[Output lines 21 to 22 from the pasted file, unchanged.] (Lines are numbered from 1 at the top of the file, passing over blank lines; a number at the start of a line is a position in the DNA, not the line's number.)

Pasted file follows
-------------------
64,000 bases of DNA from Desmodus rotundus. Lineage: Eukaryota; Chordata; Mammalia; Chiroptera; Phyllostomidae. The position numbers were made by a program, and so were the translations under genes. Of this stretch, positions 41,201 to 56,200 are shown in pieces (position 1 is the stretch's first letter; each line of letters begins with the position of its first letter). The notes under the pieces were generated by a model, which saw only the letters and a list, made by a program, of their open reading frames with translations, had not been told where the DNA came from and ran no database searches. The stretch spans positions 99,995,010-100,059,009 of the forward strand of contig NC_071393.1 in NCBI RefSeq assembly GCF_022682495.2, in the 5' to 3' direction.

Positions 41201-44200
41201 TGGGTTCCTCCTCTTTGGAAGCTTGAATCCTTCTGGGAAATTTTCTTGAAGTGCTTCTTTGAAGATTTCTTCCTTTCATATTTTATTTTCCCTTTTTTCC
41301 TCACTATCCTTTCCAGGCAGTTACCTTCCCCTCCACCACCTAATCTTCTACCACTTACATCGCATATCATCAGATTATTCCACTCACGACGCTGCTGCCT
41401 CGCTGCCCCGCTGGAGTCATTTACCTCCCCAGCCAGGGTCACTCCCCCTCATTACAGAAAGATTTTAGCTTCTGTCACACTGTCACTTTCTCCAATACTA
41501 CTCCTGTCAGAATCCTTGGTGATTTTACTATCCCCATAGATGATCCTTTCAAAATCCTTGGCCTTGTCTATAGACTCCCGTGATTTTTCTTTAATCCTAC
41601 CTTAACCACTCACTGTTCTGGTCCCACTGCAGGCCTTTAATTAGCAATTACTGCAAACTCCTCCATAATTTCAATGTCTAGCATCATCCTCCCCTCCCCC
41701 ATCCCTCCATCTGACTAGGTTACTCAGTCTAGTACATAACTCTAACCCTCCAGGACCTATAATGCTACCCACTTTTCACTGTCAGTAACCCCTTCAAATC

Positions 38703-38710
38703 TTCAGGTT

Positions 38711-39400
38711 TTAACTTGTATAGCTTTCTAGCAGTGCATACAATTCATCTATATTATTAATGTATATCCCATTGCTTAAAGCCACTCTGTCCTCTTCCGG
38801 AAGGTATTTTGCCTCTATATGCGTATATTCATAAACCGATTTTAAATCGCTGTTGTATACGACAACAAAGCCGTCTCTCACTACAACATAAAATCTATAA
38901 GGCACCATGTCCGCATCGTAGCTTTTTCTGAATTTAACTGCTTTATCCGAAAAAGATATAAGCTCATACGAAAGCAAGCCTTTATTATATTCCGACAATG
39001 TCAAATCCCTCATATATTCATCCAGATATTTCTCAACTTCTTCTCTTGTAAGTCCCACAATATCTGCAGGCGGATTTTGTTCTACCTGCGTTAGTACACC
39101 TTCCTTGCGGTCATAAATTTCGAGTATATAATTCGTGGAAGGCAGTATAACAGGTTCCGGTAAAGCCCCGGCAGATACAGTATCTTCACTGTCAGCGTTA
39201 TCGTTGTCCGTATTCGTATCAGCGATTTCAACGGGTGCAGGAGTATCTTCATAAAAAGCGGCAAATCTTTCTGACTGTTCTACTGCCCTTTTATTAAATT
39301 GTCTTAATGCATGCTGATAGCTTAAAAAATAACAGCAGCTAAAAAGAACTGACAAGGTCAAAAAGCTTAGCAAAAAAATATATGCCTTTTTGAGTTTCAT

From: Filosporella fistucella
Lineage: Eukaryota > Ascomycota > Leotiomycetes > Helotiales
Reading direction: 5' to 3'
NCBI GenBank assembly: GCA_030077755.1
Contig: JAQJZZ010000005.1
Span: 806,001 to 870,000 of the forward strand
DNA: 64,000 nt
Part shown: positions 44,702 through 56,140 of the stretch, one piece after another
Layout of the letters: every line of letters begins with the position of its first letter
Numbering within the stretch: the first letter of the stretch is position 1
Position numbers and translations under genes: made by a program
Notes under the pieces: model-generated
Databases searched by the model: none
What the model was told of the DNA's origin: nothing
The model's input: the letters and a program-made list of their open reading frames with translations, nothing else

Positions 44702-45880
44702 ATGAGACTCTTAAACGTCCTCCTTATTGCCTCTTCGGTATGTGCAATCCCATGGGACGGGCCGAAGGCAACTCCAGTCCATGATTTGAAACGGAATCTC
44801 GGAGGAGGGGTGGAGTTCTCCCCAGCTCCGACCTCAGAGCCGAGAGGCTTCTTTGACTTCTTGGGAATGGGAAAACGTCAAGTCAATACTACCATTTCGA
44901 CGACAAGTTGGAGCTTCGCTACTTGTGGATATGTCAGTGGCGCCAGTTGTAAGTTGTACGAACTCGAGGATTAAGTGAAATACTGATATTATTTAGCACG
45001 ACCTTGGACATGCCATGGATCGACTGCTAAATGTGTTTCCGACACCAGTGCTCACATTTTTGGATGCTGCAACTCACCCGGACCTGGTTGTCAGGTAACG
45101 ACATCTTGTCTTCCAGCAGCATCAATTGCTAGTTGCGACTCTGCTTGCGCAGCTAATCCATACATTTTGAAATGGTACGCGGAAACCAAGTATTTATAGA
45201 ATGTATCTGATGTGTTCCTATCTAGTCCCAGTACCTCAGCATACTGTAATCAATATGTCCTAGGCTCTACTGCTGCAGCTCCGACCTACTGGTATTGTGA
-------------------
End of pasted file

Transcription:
Reading direction: 5' to 3'
NCBI GenBank assembly: GCA_030077755.1